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"He's played with Ry Cooder, Butch Vig -- major accomplishments, but they were some time ago. A decade ago," says Sloan, 46. "He wasn't supposed to spiral down and end up with nothing."
The irony is that Masley's eccentricity -- the source of his incomparable technique and musicianship -- is often what prevents him from advancing. Even when he's in the right, he seems to have a knack for alienating his supporters.
One such incident involved the singer Tom Waits, whose music Masley idolized and whom he met by chance at a music store several years ago. The two exchanged pleasantries, and Masley offered Waits some CDs and a flier. Within a few days, Waits called the cymbalomist and invited him to record a session for his upcoming album, Mule Variations.
According to Masley, the four-hour session went off without a hitch, and when he asked Waits whether his work would appear on the album, the singer's response was unequivocal: "Oh, you'll be on the album," Masley said he was told. When Masley later asked if he could plug the session in interviews, he said Waits gave his blessing.
But the song Masley played on didn't make the high-profile 1999 album, and Masley began calling to find out why he'd been snubbed. By now he couldn't even get ahold of Waits, who had delegated the matter to his assistant. "She said they decided to put me in the thank-you notes," Masley says, "as 'Michael M,'" a reference the street musician couldn't possibly use.
Humiliated, Masley began writing what he estimates as twenty pages of dark poetry parodying Waits, whom he felt had betrayed his image as a champion of the downtrodden. (One verse depicted the singer wearing mud-caked boots, torn jeans, and a pair of hot-pink panties.) He then sent the pages to Waits' label, Epitaph. "I didn't think he would read any of it," Masley says now.
But alas, the singer read every word; Field Etienne, an AOF cameraman and friend to Waits, urged Masley to tone down the rhetoric, as the singer was considering calling the FBI. (Waits' publicist declined comment on the matter, saying only, "It was a scary thing. Tom's got kids.") Anyone who knows Masley knows he's a bona fide hippie unlikely to hurt a fly, let alone Tom Waits. Yet Mule Variations went on to win a Grammy, while Masley had burned a valuable bridge. When the AOF crew asked Waits for an on-camera interview, the singer flat-out refused.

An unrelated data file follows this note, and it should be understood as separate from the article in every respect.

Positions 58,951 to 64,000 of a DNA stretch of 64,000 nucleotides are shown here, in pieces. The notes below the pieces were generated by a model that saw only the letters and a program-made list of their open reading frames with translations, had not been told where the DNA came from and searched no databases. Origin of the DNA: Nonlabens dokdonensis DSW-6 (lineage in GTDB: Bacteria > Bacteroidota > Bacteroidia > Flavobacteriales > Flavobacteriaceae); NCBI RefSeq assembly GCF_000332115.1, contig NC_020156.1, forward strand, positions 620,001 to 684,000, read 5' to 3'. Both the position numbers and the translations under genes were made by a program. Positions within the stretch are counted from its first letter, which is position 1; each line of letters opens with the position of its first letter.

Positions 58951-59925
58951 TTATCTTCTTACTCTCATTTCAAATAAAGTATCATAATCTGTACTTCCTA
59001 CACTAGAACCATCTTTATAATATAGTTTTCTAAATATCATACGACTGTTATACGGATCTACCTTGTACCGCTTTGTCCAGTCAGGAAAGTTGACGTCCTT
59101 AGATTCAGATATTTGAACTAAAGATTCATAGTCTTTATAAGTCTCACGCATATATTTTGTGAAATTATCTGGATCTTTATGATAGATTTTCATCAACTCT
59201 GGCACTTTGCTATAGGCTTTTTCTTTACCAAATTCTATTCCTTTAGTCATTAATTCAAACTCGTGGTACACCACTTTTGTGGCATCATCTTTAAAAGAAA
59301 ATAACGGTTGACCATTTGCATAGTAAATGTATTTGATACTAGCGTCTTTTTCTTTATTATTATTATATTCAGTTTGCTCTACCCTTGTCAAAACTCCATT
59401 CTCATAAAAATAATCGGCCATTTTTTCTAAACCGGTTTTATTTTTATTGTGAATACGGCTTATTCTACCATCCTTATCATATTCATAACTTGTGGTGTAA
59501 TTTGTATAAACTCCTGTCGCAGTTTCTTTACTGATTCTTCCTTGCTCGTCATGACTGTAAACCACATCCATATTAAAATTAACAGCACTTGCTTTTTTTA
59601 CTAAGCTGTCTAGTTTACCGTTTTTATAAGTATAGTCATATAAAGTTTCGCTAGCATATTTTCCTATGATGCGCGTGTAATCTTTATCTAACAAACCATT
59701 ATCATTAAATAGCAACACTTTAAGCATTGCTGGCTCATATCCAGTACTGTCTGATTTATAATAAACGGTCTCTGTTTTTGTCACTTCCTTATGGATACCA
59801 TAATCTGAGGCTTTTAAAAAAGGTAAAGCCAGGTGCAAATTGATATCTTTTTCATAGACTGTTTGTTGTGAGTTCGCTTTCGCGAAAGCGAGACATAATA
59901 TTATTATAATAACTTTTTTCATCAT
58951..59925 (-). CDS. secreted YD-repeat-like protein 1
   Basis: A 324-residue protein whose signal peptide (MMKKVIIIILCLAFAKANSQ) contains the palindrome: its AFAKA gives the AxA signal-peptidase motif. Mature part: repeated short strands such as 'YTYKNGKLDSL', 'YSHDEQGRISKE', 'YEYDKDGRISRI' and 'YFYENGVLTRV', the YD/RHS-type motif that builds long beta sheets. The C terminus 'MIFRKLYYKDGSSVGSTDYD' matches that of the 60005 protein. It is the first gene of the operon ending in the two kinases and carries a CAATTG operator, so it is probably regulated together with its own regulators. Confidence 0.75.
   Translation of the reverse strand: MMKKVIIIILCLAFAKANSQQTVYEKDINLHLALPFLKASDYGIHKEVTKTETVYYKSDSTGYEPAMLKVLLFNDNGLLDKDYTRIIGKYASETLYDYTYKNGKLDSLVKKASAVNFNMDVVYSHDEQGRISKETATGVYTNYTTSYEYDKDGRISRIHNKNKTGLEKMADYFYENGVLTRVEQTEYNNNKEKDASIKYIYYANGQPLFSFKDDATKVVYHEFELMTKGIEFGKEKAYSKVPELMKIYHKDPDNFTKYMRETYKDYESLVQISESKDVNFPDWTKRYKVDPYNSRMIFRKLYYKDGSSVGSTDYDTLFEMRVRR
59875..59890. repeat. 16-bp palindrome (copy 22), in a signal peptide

After Sloan and crew failed to show up in Santa Cruz, Masley was again humiliated. He called the director to register his distress, lambasting Sloan for the missed opportunity.
"I said, 'Where the hell was Jason? I put him on the guest list, I alerted people to watch for him,'" Masley says. "I look stupid, and more importantly, I get no heads-up, and we don't have this in the film."
"I was moving into my new house and starting the quarter for UCSC, getting ready for school," counters crew member Jason Clopton, adding, "I don't think that got communicated to Michael."
After that exchange, Sloan pretty much shut down, going into hiding and refusing to return Masley's phone calls. As with the Waits incident, the lack of communication incensed Masley, who peppered Sloan's answering machine with a couple choice rants. "I was not worried about a decorous tone, but on the other hand I certainly wasn't hateful," Masley says. "But I was pissed."
Sloan reacted by retreating even further: "Me being unemployed, down and out, really threw a monkey wrench into the whole thing."
A few months later, the two began using their friend Mihai Manoliu as a mediator, with the hopes of somehow getting the project finished. "The bottom line for me is that they've got raw footage -- they've got unusual Bay Area musicians," Manoliu says. "They're sitting on a gold mine, and it's going nowhere."
Now, that may change. Though it's doubtful Sloan and Masley will work together again, Masley has enlisted the services of Martín Yernazian, an Argentine director who has agreed to edit the footage and will now be Art Officially Favored's official director -- assuming the group can find the cash to finish the film.
How does Yernazian feel about taking on a project steeped in so much negative energy? "I don't mind," the 22-year-old filmmaker says coolly. "It's a matter of professional respect."
Well, in a Berkeley sort of way, maybe.
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